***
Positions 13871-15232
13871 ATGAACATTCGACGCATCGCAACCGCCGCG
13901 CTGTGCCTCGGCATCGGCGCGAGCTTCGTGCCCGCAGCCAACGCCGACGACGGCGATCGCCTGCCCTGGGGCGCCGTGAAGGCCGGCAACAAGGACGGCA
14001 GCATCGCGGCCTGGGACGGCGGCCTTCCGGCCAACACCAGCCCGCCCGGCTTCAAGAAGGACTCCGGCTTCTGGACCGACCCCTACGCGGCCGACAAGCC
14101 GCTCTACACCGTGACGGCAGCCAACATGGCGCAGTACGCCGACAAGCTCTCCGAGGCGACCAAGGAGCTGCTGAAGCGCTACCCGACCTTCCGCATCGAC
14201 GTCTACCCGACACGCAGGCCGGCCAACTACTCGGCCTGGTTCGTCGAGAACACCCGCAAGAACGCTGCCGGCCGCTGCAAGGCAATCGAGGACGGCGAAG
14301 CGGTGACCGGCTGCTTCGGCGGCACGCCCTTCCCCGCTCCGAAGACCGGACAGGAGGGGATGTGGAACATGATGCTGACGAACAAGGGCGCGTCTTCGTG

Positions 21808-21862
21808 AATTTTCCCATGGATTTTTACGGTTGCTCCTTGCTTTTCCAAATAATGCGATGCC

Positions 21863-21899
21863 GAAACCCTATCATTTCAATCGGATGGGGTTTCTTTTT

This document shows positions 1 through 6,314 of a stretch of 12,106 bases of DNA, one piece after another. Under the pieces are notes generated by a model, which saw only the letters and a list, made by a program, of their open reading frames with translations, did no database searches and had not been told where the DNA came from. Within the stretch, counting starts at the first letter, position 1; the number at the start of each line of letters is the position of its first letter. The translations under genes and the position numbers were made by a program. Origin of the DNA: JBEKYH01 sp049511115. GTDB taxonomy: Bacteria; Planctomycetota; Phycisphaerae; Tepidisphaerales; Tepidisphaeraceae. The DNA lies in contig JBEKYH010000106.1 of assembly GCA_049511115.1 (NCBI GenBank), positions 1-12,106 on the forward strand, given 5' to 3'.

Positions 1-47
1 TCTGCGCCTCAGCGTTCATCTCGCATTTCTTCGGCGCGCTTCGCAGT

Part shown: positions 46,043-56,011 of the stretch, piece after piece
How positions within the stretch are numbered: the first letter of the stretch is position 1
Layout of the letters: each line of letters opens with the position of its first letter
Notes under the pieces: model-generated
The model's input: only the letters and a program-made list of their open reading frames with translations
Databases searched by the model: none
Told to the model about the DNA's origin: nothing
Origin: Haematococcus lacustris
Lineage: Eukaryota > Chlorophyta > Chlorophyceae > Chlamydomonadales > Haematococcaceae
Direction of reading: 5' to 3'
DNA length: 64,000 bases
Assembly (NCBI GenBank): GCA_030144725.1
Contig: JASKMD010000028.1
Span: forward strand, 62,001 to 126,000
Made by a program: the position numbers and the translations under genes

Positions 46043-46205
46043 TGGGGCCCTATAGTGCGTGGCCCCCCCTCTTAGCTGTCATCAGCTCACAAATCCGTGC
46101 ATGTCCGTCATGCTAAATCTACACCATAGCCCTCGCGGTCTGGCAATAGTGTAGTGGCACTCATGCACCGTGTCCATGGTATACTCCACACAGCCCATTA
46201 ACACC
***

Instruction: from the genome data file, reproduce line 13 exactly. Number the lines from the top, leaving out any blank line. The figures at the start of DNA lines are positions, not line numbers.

Positions 1-47